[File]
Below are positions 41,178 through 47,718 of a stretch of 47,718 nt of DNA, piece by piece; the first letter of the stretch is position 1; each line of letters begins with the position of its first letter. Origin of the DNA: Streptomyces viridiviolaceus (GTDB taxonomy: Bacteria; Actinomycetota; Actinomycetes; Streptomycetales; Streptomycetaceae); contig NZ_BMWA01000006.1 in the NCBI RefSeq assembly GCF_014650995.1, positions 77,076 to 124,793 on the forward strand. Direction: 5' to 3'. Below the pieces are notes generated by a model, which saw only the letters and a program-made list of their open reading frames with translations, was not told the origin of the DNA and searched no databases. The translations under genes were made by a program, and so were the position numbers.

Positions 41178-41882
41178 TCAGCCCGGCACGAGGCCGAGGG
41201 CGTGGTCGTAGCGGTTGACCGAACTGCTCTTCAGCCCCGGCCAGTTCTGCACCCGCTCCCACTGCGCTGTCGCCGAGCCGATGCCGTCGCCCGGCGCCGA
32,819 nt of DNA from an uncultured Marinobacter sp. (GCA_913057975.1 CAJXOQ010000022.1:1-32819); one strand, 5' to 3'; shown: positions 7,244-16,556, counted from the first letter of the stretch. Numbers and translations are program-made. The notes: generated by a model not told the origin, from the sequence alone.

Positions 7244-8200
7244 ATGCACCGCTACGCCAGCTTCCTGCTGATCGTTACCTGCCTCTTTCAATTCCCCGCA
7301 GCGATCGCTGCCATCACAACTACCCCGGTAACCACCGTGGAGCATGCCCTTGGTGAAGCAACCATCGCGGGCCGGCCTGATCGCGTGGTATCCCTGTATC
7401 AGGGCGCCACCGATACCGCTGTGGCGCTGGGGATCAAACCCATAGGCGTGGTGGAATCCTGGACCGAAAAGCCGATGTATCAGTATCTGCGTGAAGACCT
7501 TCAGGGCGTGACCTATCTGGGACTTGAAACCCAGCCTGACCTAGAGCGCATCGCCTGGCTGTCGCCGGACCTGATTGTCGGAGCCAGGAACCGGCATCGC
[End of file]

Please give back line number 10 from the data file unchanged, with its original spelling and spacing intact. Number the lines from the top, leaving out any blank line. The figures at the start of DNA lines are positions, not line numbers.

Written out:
7501 TCAGGGCGTGACCTATCTGGGACTTGAAACCCAGCCTGACCTAGAGCGCATCGCCTGGCTGTCGCCGGACCTGATTGTCGGAGCCAGGAACCGGCATCGC